met police hybrid vehicle

Met Police trials hydrogen cars as it launches 2050 zero-carbon goal

Image credit: Dreamstime

The Metropolitan Police Service (MPS) in London is launching a zero-emissions programme for its vehicle fleet and has already started trialling hydrogen-powered vehicles.

The programme aims to reach zero emissions by 2050, which is in line with a law passed in June to ensure the entirety of the UK meets this target.

The MPS said it is “embracing clean energy technology” and is continuously exploring new ways to reduce emissions via alternative fuel and energy.

So far its fleet of 21 hydrogen-powered Toyota Mirai cars have clocked up over 260,000 emission-free miles.

Ten of these cars have been partly funded by the European Commission as part of the Fuel Cells and Hydrogen Joint Undertaking research programme.

Seth Finkelstein, the Met’s fleet services air quality lead, said: “Alongside our existing fleet of hybrid and electric cars, we want to explore whether hydrogen power could also become part of our future.”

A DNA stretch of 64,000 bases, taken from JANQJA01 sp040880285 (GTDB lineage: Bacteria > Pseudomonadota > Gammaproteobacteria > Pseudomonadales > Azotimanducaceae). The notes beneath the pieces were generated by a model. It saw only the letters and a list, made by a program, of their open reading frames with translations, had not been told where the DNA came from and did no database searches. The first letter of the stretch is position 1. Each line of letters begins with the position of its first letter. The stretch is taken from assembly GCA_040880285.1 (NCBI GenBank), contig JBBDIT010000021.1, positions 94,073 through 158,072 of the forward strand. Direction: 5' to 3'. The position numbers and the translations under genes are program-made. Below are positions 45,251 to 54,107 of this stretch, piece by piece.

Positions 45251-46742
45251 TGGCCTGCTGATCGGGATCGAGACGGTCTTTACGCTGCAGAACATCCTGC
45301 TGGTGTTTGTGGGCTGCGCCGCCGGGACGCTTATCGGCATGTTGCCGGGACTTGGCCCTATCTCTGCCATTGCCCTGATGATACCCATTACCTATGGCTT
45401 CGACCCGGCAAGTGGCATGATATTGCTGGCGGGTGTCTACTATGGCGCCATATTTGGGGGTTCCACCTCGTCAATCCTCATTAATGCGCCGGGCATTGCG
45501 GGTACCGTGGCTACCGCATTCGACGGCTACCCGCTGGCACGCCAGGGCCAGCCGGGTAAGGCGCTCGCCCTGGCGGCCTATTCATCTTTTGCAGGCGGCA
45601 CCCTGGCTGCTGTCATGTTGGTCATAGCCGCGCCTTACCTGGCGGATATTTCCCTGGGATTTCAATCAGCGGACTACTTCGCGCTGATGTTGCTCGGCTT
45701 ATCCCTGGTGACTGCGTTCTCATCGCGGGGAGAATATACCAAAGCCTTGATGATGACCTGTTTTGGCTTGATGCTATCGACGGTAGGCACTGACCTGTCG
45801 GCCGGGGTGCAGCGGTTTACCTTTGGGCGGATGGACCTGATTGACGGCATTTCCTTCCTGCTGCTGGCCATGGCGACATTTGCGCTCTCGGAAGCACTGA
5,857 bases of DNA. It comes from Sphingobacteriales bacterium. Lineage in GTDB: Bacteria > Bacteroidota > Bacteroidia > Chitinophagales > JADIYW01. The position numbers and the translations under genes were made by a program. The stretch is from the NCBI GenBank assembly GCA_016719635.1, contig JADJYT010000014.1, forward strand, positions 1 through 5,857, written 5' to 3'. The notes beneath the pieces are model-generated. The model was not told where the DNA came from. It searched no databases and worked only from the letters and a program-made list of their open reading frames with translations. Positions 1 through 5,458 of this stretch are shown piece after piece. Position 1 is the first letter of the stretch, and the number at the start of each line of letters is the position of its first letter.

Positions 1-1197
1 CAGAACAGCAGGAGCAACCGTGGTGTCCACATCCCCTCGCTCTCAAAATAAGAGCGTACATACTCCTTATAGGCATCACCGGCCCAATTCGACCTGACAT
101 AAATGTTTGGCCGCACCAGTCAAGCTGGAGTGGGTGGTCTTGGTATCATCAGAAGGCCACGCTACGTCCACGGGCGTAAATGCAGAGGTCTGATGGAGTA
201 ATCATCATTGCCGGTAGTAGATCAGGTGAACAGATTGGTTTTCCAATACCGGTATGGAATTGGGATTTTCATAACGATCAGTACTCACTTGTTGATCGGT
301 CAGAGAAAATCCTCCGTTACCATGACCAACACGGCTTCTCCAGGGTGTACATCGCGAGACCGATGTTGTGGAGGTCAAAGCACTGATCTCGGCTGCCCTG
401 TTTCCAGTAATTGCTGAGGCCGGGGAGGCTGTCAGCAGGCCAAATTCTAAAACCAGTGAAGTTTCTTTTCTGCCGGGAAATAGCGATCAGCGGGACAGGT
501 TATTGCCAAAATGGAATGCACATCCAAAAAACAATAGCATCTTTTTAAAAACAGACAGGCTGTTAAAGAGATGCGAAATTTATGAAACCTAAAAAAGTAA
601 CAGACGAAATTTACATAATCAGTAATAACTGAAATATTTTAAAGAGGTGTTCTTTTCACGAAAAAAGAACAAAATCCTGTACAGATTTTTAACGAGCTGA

He said that the Met has more than 500 zero- and ultra-low-emission vehicles currently in operation, including hybrids, fully electric and hydrogen.

“We are striving to increase this amount as we move forward and are continuously engaging with vehicle manufacturers around new technologies,” Finkelstein said.

“It should be noted, however, that as new technology is rolled out there are always barriers to overcome.

“In this instance, it’s the availability of hydrogen refuelling stations that will need to be addressed to help further the use of these vehicles.”

The MPS started trialling lower-emission vehicles in 2017 when it bought 30 BMW i3 Range Extender which feature hybrid engines (pictured). London Mayor Sadiq Khan has made tackling air pollution one of his highest priorities since taking office and is working with the police on the low-carbon plans.

Last week The Institute for Fiscal Studies warned that electric cars and increasing fuel efficiency in vehicles could deplete the tax money the Government raises through fuel duties.

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